However we choose to do so, we mark the day because failure to do so dishonours the memories of those who died simply because of who they were. As a Jew, it is my responsibility to shine the light on racism wherever I see it. Not only because of what happened – and continues to happen – to my own people. But to all others, as well. Because if we stand by in silence, we may as well be party to the atrocities in the first place. Until, of course, they come for us, too. Take your pick of identifiable groups – gays, Latinos, African-Americans, whoever – and think about how easy we make it for anyone to marginalize anyone else if we fail to step in. It doesn’t have to be directed at you for you to take action.

That should have been more than enough. But then the newly minted president (lower-case deliberate) of the United States, Donald Trump, signed another executive order (he really does love those things, doesn’t he?) banning anyone from seven Muslim-majority countries –  Iraq, Syria, Iran, Libya, Somalia, Sudan and Yemen – from entering the U.S. for at least the next 90 days. The order also indefinitely suspends Syrian refugees from coming to America, and also pauses the U.S. Refugee Admissions Program for 120 days. That last program will be reinstated only following the implementation of a so-called “extreme vetting” process, and even then only for countries that meet the new administration’s yet-to-be-shared criteria for entry.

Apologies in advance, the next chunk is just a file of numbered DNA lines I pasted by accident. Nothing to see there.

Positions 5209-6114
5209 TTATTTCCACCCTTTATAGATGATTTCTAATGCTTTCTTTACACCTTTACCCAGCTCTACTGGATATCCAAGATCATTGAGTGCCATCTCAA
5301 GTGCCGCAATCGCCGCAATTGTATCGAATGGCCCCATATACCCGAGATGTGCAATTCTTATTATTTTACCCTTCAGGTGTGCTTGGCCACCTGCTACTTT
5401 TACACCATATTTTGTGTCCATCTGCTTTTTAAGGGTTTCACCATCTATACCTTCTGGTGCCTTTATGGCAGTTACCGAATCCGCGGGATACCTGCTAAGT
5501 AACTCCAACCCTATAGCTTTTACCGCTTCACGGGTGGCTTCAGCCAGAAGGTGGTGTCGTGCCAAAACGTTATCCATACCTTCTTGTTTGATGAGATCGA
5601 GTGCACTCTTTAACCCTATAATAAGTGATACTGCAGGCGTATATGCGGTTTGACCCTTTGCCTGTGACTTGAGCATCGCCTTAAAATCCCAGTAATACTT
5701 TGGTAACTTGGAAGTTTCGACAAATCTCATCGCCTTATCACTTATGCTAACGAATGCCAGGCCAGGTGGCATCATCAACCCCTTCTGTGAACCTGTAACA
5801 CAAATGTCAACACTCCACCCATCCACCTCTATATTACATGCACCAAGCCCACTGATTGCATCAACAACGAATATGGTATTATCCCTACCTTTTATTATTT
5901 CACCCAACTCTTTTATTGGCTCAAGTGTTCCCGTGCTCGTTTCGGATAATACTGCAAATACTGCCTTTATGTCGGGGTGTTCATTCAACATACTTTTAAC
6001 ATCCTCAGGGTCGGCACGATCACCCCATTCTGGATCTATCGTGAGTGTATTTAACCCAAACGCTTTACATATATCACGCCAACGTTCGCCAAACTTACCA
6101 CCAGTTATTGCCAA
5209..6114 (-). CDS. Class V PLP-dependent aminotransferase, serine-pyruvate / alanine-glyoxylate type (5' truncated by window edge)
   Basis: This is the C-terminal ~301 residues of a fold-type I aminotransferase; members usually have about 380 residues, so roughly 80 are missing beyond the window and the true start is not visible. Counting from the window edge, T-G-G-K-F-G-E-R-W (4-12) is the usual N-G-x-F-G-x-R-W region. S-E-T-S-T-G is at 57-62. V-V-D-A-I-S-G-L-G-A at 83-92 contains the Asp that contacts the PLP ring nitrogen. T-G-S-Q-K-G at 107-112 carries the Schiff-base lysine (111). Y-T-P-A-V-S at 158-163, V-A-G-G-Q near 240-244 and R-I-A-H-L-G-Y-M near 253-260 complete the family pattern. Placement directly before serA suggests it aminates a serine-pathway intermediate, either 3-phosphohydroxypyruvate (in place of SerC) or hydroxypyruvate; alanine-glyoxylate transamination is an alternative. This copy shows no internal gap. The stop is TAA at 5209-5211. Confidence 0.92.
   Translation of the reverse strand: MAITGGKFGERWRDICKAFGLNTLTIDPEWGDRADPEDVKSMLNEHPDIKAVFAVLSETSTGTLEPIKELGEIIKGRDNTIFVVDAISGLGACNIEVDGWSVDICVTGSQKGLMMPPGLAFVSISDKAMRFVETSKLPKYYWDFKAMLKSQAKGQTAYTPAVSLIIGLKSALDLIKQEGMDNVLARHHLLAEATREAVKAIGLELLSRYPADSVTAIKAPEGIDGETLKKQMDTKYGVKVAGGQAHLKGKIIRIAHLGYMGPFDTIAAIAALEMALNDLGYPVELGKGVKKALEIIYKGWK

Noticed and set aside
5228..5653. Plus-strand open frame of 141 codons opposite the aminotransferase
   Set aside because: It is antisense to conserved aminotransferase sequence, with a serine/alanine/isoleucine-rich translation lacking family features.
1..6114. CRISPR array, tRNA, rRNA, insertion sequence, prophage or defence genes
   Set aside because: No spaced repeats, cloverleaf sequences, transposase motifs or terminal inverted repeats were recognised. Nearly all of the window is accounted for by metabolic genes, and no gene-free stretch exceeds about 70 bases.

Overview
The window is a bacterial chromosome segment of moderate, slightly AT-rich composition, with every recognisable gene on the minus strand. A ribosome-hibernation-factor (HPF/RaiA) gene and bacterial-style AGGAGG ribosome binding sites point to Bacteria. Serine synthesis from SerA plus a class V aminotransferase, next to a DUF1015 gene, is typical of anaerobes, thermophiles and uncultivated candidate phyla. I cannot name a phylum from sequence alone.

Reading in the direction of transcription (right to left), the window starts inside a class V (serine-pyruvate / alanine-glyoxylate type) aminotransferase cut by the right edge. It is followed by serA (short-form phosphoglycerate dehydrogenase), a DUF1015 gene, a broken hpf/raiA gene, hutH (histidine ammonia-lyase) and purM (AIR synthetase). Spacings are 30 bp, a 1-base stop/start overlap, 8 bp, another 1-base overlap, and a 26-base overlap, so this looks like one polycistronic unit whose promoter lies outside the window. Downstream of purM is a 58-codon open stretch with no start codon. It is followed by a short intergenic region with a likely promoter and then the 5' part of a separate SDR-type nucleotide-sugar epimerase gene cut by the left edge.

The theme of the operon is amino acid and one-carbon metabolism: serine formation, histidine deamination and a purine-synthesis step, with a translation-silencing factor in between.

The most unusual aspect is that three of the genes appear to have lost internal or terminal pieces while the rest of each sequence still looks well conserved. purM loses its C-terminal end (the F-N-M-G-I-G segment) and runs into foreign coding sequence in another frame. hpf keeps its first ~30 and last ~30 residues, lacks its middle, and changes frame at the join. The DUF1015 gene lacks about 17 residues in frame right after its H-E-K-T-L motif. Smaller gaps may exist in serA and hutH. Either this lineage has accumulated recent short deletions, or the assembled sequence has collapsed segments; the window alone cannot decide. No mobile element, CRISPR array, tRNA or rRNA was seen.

The irony that Trump would sign such an order on Holocaust Memorial Day should not be lost on any of us. Adding another bizarro element to the story was Trump’s own statement on the day that left out any mention of Jews. Or of anti-Semitism. If these actions don’t make us sick to our stomachs as members of the human race, I’m not sure what will.

During the Second World War, the U.S. famously closed its borders to refugees from war-torn nations. European Jews tried – and failed – to gain admission to the U.S. as the country maintained strict immigration quotas against Jews from Eastern Europe and from Germany in particular. Anne Frank’s family tried numerous times to obtain U.S. visas, only to be denied every time.

A ship, the St. Louis, packed with 937 European refugees, mostly Jews, was turned away from the Port of Miami in 1939 after being similarly denied entry in Cuba and Canada. The ship had no choice but to return to Europe, and many of those on-board were subsequently murdered in the Holocaust. This story loomed large in my upbringing, as the phrase “One was too many” echoed through my home every time my parents saw a news report of another country saying no to those in need.

It sickens me to no end to think of what might have been had xenophobia and self-serving silence not prevailed during that era. Of the lives that could have been saved. Of the entire family trees whose branches would have continued to spawn new branches. Instead, they were amputated right then and there, by leaders lacking humanity. And by everyone else who stood by in rapt inaction and let it happen.

Now, it’s 2017 and those echoes reverberate more strongly than ever. In the actions of a man who dwells more on the size of the crowds at his inauguration than the profound needs of the country he now leads. The question we must ask ourselves is whether we’re willing to stand by in silence. Or do something about it.

One was too many then. And while it may be too many for a certain leader of the free world, it shouldn’t be for those of us standing by and watching this seems-like-fiction circus play out in front of our disbelieving eyes. Unfortunately, this time it isn’t fiction. And this time we’re a little better equipped to get off the sidelines and actually put a stop to this nonsense.

My ancestors weren’t slaughtered so that a couple of generations later we could forget they were ever victimized and allow the entire episode to be repeated. When we say Never Forget, we mean it.